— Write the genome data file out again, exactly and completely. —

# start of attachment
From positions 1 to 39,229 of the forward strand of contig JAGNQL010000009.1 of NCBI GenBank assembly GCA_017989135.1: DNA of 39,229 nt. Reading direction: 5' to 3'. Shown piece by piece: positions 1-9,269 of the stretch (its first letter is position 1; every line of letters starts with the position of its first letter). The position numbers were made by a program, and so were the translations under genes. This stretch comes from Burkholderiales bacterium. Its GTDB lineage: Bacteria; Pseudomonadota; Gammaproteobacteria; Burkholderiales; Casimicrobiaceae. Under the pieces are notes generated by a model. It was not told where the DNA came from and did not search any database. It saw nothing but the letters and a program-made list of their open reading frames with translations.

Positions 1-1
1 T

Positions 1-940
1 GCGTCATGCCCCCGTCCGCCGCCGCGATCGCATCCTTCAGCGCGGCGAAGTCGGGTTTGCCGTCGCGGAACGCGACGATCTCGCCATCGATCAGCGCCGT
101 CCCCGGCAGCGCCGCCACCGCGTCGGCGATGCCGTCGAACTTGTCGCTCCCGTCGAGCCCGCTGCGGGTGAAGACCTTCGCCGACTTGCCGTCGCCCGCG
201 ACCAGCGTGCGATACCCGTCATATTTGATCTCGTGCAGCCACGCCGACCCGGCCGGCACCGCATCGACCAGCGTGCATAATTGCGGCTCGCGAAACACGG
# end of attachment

From positions 1 to 39,229 of the forward strand of contig JAGNQL010000009.1 of NCBI GenBank assembly GCA_017989135.1: DNA of 39,229 nt. Reading direction: 5' to 3'. Shown piece by piece: positions 1-9,269 of the stretch (its first letter is position 1; every line of letters starts with the position of its first letter). The position numbers were made by a program, and so were the translations under genes. This stretch comes from Burkholderiales bacterium. Its GTDB lineage: Bacteria; Pseudomonadota; Gammaproteobacteria; Burkholderiales; Casimicrobiaceae. Under the pieces are notes generated by a model. It was not told where the DNA came from and did not search any database. It saw nothing but the letters and a program-made list of their open reading frames with translations.

Positions 1-1
1 T

Positions 1-940
1 GCGTCATGCCCCCGTCCGCCGCCGCGATCGCATCCTTCAGCGCGGCGAAGTCGGGTTTGCCGTCGCGGAACGCGACGATCTCGCCATCGATCAGCGCCGT
101 CCCCGGCAGCGCCGCCACCGCGTCGGCGATGCCGTCGAACTTGTCGCTCCCGTCGAGCCCGCTGCGGGTGAAGACCTTCGCCGACTTGCCGTCGCCCGCG
201 ACCAGCGTGCGATACCCGTCATATTTGATCTCGTGCAGCCACGCCGACCCGGCCGGCACCGCATCGACCAGCGTGCATAATTGCGGCTCGCGAAACACGG